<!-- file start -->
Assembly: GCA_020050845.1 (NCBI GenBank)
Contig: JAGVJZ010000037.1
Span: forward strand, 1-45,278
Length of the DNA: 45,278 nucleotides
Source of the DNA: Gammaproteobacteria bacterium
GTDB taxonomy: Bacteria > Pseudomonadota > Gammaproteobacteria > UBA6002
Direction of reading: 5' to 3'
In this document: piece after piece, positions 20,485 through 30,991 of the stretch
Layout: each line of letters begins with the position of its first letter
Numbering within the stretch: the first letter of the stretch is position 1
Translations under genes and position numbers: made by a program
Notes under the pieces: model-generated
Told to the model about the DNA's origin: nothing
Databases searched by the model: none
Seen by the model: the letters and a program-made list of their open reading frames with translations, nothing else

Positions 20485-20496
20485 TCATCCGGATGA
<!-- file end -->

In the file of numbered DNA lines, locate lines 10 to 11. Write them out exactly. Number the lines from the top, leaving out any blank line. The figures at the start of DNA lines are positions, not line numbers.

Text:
Numbering within the stretch: the first letter of the stretch is position 1
Translations under genes and position numbers: made by a program